Avigdor Lieberman: Hard-right Israeli minister's fate in balance after aides arrested for fraud

Benjamin Netanyahu is poised to benefit from Mr Lieberman’s woes

The future of Israel’s hard-right Foreign Minister Avigdor Lieberman, who had been poised to become kingmaker in the upcoming election, is in doubt after police disclosed some of his closest confidants are suspects in what appears to be one of the largest corruption scandals in Israeli history.

Analysts believe that the Israeli Prime Minister Benjamin Netanyahu is poised to benefit from Mr Lieberman’s woes by picking up right-wing voters turned off by the fraud and that the scandal will probably enhance the premier’s chances of being re-elected in the March polling.

In advance of the weekend, police extended the arrests of some 30 suspects, including David Godowsky, the chief of staff of Mr Lieberman’s Yisrael Beiteinu party. The Deputy Interior Minister, Faina Kirshenbaum, secretary-general of Yisrael Beiteinu and considered to be Mr Lieberman’s right-hand woman, was not arrested because of parliamentary immunity but was reportedly questioned for seven hours on Thursday.

Police believe Ms Kirshenbaum, like Mr Lieberman an immigrant from the former Soviet Union, is the key player in suspected misuse of government funds in exchange for kickbacks and appointments tainted by nepotism. Other allegations against members of Mr Lieberman’s party include,  disrupting the police investigation and destroying documents. Others have been arrested for fixing tenders and receiving bribes. Mr Lieberman, who has a long history of fighting corruption charges, has not been implicated in this scandal.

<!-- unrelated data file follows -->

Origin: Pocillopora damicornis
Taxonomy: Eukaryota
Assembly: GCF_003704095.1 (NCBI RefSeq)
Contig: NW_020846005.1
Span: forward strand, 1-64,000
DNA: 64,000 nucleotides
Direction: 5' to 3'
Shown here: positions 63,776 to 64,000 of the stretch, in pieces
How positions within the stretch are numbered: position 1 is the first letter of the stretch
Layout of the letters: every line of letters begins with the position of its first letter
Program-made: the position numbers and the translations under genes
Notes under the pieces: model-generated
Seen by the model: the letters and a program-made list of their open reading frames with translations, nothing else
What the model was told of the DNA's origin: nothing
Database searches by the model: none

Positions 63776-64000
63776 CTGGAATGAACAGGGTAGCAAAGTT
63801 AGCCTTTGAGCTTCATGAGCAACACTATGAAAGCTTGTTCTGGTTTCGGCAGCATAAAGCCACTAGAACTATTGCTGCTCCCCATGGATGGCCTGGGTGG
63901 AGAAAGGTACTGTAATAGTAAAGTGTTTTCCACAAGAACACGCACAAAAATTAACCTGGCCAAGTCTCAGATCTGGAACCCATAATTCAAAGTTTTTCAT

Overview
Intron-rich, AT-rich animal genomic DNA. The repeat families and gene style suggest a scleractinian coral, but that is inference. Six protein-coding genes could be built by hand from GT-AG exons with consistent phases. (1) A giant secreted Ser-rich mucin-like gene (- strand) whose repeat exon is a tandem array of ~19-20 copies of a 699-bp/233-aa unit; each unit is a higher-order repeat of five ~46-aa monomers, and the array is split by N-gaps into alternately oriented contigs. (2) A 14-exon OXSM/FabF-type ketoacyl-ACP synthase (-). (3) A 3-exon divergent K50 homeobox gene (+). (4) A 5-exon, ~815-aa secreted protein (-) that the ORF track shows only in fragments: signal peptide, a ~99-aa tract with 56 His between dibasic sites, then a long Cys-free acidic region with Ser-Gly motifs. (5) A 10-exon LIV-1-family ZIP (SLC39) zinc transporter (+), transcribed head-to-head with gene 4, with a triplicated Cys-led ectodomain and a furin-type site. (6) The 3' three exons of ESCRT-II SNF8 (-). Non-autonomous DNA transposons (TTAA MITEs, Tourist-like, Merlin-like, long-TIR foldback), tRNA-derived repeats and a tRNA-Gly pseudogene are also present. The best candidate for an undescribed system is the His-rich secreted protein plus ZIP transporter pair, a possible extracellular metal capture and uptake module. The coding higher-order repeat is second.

Yisrael Beiteinu issued a statement saying it is confident in the innocence of the suspects and claiming that the arrests and investigations are aimed at subverting its electoral prospects. It also that said police had publicised investigations during previous campaigns. “The fact that this was done once again during elections points to the intention to damage Yisrael Beiteinu,’’ it said.

The police deny this. The Times of Israel quoted the force as saying that a year-long secret investigation, that went public on Wednesday, revealed a “calculated method wherein the suspects and their representatives unlawfully transferred, using their powers as public officials, large sums of public funds to bodies and authorities in exchange for generous benefits for them or their associates’.’ Ms Kirshenbaum denied any wrongdoing.

“On the face of it, this looks like good news for Netanyahu because Lieberman said that this time he might not support him,’’ said Leslie Susser, diplomatic editor of The Jerusalem Report. ‘’If Yisrael Beitenu is smaller it is less of a thorn in Netanyahu’s side.”

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